Arts Mid-Hudson Blog
Emancipation of the Mind, Linda Marston-Reid, Executive Director of Arts Mid-Hudson
This January 21 we pause to celebrate the work of Martin Luther King, Jr., whose lifetime achievements brought the civil rights movement to the forefront of change during the 1950’s and 1960’s. The movement continues today and the current exhibit at the Arts Mid-Hudson Gallery in Poughkeepsie, “Emancipation of the Mind,” remembers history and examines modern issues on this theme. Featuring the work of 16 artists, this exhibit provides a stage for their artistic interpretations through paintings, poetry, sculpture and writing. The work was selected by visual artist and storyteller, Willie Mae Brown, who was born and raised in Selma, Alabama, during the height of the Civil Rights Movement. Brown has written eight stories of her life during this time and will read from one of those stories to give the audience a look into the past as she remembers it as a child. Brown commented, “Our stories free us and allow us to reach into the hearts of others and give them freedom to speak as well.”
The exhibition’s artworks tell stories derived from the beginnings of the Civil Rights Movement, such as Audrey Anastasi’s painting, “Isaac Woodard (Man With No Eyes),” and Kali Seastrand’s, “We Shall Overcome,” with a portrait of Martin Luther King, Jr. worked into the composition. Amy Trompetter exhibits her larger-than-life-size puppet of Sojourner Truth, reminding us about the importance of storytelling as a way to memorize history.
There is a broad representation of sculptural work positing on justice and equity in contemporary society, including Ruth Geneslaw’s two pieces, “Hands Up, Don’t Shoot” and “Justice is Served.” Geneslaw’s folk-art approach somewhat softens the hard message that each piece delivers. Tracy Leavitt’s “Failing to Trickle Down” depicts a gold-plated figure at the top of a pinnacle, where small figures gather at the bottom in a seemingly futile attempt to rise above. Suprina exhibits “Placate,” a wall-mounted sculpture that suggests that the worker voices are inconsequential. Pam Krimsky’s “Behind Bars” speaks to the fact of racial disparities in the American justice system. Riva Weinstein exhibits “Tatters of Rights,” a piece that sums up the spirit behind the exhibit in full: a wire hanger with clothes pins holding ripped white strips listing human rights, women’s rights, worker’s rights—actually, all of our rights—in shreds. Basha Ruth Nelson’s works allude to a similar idea: pretty artworks torn and crumpled presented in an ornate gold frame.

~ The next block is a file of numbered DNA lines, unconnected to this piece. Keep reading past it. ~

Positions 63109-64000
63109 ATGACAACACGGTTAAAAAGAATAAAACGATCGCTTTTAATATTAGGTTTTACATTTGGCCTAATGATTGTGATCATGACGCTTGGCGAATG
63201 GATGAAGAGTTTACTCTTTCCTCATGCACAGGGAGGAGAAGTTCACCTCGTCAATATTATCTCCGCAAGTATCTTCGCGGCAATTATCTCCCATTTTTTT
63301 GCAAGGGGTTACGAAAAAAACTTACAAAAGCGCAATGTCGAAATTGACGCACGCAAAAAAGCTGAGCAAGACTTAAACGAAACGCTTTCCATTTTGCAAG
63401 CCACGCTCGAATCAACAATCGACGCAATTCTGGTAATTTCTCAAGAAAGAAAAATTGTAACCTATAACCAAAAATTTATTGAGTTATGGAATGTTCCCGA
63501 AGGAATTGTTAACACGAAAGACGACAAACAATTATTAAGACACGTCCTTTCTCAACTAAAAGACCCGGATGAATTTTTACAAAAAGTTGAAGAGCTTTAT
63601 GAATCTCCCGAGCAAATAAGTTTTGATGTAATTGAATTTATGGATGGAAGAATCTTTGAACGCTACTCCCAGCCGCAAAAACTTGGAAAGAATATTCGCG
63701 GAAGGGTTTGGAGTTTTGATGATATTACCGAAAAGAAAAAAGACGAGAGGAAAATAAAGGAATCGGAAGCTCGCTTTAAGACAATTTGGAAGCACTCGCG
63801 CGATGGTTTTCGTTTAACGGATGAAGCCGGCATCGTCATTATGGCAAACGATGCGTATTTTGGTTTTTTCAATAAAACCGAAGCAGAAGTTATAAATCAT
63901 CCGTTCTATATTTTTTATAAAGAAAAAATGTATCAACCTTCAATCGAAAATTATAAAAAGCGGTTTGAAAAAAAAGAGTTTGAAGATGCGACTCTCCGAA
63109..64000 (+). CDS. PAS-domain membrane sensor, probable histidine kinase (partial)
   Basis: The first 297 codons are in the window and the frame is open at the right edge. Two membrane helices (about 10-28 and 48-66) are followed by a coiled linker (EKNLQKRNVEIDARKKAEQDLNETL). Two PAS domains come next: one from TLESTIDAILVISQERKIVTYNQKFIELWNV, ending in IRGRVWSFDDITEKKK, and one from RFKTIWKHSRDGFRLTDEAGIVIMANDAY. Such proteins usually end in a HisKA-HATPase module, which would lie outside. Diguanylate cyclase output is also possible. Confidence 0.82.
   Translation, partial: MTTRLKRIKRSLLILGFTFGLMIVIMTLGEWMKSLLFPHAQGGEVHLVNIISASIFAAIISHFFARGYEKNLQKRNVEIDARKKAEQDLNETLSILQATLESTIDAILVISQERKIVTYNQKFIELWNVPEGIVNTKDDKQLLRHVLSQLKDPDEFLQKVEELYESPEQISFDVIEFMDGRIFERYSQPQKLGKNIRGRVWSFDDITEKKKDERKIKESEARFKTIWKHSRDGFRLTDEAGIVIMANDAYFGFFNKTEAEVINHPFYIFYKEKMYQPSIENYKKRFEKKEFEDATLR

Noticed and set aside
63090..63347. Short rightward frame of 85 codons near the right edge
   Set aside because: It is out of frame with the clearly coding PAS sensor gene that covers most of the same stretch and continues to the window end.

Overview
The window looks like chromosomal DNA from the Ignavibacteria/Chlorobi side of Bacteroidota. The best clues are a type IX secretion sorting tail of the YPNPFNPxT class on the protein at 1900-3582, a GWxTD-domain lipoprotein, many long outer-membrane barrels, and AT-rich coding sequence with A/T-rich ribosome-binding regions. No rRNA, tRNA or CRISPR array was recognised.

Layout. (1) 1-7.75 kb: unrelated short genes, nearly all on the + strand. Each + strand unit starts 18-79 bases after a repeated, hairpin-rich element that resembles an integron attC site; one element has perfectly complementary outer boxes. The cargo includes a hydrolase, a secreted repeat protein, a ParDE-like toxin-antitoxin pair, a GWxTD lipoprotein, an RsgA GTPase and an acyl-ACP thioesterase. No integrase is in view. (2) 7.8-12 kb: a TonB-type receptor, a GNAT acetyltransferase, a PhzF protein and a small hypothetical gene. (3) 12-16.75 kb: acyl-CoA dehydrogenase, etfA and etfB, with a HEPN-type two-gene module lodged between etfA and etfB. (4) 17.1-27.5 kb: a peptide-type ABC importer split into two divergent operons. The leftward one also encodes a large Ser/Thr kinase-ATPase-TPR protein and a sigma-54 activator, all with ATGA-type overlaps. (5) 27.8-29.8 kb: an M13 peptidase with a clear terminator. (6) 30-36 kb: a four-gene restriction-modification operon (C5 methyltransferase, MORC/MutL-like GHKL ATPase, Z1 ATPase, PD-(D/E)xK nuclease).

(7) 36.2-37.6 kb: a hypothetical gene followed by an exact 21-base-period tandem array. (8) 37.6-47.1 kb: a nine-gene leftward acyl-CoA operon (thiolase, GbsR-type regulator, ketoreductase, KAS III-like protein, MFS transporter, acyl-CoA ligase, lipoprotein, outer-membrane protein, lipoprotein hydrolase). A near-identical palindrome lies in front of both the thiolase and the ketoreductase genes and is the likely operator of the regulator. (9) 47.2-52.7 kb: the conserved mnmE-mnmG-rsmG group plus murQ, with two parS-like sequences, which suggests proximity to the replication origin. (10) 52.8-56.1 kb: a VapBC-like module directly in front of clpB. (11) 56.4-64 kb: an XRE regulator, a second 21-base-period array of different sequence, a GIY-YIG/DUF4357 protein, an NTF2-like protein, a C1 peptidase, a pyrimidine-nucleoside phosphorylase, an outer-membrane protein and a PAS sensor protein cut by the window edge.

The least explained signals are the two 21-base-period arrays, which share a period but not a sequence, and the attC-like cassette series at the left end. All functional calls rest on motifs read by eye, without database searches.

Barbara Masterson exhibits two from her series focusing on farm laborers, who work in the fields to produce the abundant harvests we all enjoy, often working in brutal conditions. A video of Poet Gold’s poem, “What Would Martin Say?” will be playing on a continuous loop in the gallery. The last few words of her poem bring us to where we are today: “There’s still work to be done, we can’t deny.”
Details: “Emancipation of the Mind” is on exhibit January 11 – February 24, 2019; Arts Mid-Hudson Gallery, 696 Dutchess Turnpike Suite F, Poughkeepsie, 845 454-3222, www.artsmidhudson.org. Sunday, February 24: Art Brunch – a special closing event where artists will discuss their work and attendees will enjoy performances and a light brunch: 1 p.m. -3 p.m.
About the column:
Arts Mid-Hudson has served up fresh arts and culture across the region for over 54 years. This biweekly series of columns showcases arts, artists’ work and arts events across the region presented with the support of Arts Mid-Hudson. For information about its services, events and grant opportunities visit www.artsmidhudson.org, call 845-454-3222 or email [email protected].